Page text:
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Want to talk to the CIA? Tweet @CIA

The Central Intelligence Agency is announcing today that it’s getting into the social media biz. “@CIA” will be its handle on Twitter, the short-attention-span platform with 255 million monthly active users, and it’ll also launch on Facebook.

The presence on these premier social media sites will supplement the CIA’s existing digital presence, which includes a Web site and Flickr and YouTube accounts. CIA Director John Brennan explained the move in a press release: “By expanding to these platforms, CIA will be able to more directly engage with the public and provide information on CIA’s mission, history, and other developments. We have important insights to share, and we want to make sure that unclassified information about the Agency is more accessible to the American public that we serve, consistent with our national security mission.”

Don’t get too excited, however, about the level of detail in the tweets and Facebook posts. Though a press release on the new accounts says that the agency will post the “latest news, statements, and career information,” consider the order that came down from the director of national intelligence earlier this year. It stipulated a requirement that intelligence employees seek authorization before talking to the media about a broad basket of “intelligence-related information.”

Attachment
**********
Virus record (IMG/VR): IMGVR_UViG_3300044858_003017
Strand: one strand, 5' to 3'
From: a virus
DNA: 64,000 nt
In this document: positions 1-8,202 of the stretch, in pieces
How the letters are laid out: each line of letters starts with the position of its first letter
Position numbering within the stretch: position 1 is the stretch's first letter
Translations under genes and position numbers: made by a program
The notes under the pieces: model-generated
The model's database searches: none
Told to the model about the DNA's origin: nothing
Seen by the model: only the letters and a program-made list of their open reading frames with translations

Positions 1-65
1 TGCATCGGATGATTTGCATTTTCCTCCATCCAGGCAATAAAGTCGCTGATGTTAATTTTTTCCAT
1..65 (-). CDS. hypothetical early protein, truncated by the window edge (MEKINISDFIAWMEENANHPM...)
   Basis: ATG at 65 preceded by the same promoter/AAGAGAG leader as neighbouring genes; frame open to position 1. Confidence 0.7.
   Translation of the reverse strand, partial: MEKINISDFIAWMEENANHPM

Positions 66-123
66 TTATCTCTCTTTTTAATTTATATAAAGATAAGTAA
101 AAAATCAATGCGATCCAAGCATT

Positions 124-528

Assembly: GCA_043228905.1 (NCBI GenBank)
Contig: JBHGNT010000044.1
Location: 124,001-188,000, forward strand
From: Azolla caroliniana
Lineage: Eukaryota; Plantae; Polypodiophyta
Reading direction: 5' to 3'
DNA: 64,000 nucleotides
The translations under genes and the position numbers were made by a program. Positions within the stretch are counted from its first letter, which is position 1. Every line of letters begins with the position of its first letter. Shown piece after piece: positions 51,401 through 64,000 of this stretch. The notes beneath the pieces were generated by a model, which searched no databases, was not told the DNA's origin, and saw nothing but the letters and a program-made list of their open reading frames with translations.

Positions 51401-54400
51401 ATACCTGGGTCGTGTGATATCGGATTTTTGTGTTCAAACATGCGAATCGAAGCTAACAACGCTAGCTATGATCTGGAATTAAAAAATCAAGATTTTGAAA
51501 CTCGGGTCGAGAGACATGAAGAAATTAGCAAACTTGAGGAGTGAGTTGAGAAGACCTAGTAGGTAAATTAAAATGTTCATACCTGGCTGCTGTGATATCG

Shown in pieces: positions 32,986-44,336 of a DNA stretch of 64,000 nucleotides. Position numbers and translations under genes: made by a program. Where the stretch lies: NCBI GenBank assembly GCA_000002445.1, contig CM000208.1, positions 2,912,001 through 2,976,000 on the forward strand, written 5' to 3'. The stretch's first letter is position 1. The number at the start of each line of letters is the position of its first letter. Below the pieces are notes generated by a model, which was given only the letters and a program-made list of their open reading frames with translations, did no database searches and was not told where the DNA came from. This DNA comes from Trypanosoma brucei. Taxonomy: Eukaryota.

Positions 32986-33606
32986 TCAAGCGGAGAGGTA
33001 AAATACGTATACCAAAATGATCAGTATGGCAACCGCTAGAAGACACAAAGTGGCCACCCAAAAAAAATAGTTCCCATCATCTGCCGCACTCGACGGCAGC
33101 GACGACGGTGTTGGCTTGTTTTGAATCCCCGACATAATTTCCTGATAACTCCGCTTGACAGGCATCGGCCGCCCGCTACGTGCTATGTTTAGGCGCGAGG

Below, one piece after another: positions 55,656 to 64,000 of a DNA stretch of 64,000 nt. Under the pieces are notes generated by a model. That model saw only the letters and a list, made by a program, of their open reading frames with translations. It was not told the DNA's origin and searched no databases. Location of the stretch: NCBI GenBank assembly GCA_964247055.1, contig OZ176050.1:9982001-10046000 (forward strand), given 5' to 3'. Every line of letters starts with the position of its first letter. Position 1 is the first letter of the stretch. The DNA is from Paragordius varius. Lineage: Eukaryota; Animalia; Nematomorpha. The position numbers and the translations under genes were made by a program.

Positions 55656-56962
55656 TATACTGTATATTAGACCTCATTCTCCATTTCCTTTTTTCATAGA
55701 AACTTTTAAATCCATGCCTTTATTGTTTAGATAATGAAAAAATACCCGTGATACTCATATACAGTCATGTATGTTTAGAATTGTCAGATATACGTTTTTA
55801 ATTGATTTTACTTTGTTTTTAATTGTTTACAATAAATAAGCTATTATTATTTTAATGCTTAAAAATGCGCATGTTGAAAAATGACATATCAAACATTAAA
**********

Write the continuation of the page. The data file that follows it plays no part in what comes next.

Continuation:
Given such constraints, it’s a safe bet that the published information will go heavy on promotional fare. The press release notes that tweets will showcase “artifacts and other information from the CIA’s Museum — the best museum most people never get to see. CIA will also post updates and information from the Agency’s ‘World Factbook,’ a unique public resource and educational tool, as well as unclassified intelligence histories and other information.”

Here’s the way the CIA Twitter page looked just before it posted its first tweet.

Hold on a second, though: How did the CIA get control of the @CIA handle? A department spokesperson responds, “CIA filed an impersonation complaint with Twitter and they secured the @CIA account for us, which is routine for government agencies.”